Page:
Gladys Shaw, Gretchen Neigh
Background: Persistent high levels of stress have been linked to systemic inflammation and neuroplasticity in a sex-dependent manner. Chronic stress beginning in adolescence can disrupt neural mitochondrial function —an organelle that modulates hormone synthesis and neurotransmitter release at the presynaptic terminal. Because mitochondrial function and neurotransmission may co-associate as risk factors for neurocognitive disorders later in life, this study used transmission electron microscopy (TEM) to assess the interaction between sex, chronic stress, mitochondrial function, and changes in synaptic vesicle presence.
Methods: Male and female C57Bl/6 mice were split between chronic repeated predation stress (CRPS) for 15 days during adolescence and adulthood, or daily handling (NS). For 8 weeks following stress, mice were injected with saline (S) or 7.5×105 EU/kg of lipopolysaccharide (LPS) every third day. Four weeks later, tissue was collected, and synaptosomes were isolated and imaged for vesicle presence (male-NS-S n=7; male-NS-LPS n=9; male-CRPS-S n=11; male-CRPS-LPS n=10; female-NS S n=12; female-NS-LPS n=11; female-CRPS-S n=8; female-CRPS-LPS n=10). TEM images were counted manually by a blind counter and analyzed for group differences.
Results: A 3-way ANOVA revealed a stress-sex interaction (p=0.0347) and sex-treatment interaction (p=0.0119). Within males, a posthoc 2-way ANOVA, with the factors of stress and treatment, shows a trend towards a significant decrease in number of vesicles per pre-synaptic body in males with a history of stress (p=0.0572). Within females, a posthoc 2-way ANOVA, with the factors of stress and treatment, shows a main effect of treatment with LPS treated females displaying an increased number of vesicles per synaptic body (p=0.0066).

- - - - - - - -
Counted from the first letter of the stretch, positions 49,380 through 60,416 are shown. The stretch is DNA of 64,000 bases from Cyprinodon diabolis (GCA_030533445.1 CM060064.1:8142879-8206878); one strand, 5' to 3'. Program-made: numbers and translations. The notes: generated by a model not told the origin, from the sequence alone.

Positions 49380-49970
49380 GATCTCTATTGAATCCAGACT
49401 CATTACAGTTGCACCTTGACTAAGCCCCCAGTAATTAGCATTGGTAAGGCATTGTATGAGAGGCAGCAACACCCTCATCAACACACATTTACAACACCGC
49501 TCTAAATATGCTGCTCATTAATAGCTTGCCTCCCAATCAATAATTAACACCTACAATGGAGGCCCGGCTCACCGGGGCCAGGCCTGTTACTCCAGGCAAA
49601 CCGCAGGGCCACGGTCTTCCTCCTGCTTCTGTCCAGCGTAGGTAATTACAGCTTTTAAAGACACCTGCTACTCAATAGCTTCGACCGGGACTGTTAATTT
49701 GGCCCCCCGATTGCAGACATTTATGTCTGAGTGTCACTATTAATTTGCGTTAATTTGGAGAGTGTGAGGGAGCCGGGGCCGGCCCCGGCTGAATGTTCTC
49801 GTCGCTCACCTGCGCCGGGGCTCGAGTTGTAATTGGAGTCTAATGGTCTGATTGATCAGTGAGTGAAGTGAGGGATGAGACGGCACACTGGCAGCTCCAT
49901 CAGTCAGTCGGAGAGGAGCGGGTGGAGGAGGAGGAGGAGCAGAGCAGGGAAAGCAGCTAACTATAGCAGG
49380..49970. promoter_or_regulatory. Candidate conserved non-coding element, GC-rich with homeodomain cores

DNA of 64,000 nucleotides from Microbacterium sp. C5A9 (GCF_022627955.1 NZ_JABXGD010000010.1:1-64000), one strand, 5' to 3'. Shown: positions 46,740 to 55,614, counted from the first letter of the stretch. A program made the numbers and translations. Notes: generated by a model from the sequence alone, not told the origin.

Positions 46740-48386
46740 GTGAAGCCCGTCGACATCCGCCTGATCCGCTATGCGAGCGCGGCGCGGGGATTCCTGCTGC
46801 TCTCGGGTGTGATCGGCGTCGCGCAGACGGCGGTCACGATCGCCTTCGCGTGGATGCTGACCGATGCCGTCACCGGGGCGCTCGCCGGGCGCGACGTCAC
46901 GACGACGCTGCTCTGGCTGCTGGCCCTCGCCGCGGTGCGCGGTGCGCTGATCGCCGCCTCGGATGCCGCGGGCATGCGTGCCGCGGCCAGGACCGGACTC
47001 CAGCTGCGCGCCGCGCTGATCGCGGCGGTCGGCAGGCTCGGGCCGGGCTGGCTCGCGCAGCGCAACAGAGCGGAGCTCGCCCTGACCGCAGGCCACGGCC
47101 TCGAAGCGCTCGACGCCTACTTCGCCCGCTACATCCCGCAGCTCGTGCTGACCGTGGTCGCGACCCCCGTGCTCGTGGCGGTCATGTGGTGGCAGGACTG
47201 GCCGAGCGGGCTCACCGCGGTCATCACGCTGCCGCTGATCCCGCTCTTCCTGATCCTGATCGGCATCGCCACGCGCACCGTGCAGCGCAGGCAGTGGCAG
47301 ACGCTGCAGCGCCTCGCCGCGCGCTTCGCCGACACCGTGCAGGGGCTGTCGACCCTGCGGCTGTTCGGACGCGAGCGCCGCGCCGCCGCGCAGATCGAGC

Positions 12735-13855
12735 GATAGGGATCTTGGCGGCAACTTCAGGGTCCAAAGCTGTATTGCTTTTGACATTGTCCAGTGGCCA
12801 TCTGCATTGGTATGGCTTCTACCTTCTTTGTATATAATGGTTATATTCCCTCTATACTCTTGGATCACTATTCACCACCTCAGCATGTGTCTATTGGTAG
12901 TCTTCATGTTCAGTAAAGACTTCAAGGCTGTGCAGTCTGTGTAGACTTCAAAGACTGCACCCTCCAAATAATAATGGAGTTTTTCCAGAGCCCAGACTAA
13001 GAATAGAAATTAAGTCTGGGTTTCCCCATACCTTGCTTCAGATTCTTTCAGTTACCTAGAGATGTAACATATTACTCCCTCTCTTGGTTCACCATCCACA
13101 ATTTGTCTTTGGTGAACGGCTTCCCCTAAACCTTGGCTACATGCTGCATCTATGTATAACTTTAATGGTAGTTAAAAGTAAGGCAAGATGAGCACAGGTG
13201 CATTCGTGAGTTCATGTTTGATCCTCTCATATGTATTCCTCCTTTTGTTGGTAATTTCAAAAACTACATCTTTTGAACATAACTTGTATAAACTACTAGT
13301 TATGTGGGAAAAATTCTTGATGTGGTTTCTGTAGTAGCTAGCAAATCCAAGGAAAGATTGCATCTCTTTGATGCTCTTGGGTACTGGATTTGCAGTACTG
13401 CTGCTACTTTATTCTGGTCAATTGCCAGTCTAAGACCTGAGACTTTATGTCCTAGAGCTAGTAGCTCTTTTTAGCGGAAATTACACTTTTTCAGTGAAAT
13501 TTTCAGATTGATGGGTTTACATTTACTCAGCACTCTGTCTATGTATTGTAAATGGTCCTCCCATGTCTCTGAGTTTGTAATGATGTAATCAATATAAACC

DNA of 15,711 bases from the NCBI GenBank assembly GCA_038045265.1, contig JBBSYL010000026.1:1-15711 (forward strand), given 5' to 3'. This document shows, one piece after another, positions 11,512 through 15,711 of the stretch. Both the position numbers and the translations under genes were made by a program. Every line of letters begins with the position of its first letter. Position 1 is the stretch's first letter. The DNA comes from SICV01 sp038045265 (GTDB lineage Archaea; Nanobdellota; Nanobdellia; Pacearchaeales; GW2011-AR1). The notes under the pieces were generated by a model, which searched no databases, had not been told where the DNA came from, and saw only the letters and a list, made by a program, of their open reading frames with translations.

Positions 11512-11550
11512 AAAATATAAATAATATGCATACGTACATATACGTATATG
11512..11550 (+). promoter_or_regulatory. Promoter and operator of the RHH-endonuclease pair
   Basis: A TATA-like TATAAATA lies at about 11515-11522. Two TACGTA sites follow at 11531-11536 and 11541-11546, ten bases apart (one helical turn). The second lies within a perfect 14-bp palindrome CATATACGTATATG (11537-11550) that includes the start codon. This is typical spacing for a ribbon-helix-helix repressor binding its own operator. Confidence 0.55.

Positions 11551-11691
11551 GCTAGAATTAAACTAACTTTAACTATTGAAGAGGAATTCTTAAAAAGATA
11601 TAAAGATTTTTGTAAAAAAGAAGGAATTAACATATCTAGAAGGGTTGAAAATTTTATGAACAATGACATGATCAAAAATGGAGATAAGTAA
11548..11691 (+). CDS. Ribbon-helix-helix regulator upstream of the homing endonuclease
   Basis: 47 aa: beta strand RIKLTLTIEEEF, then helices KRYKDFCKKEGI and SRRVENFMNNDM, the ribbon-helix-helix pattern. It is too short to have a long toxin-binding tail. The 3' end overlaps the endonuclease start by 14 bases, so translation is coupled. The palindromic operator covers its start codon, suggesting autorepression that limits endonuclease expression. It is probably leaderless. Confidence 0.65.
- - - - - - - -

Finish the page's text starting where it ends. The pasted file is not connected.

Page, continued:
Conclusion: Data suggest sex and stress-dependent changes in the average number of vesicles per pre-synaptic body in C57Bl/6 mice. In males, there is a trend towards a significant effect of stress, suggesting a potential long-lasting decrease in neurotransmitter release following CRPS. In females, there is a significant treatment difference, suggesting increased neurotransmitter release following a chronic inflammatory challenge. Paired with behavioral and mitochondrial data from these same animals in a past study, these data provide evidence that males and females regulate identical environmental challenges using varying methods of synaptic transmission.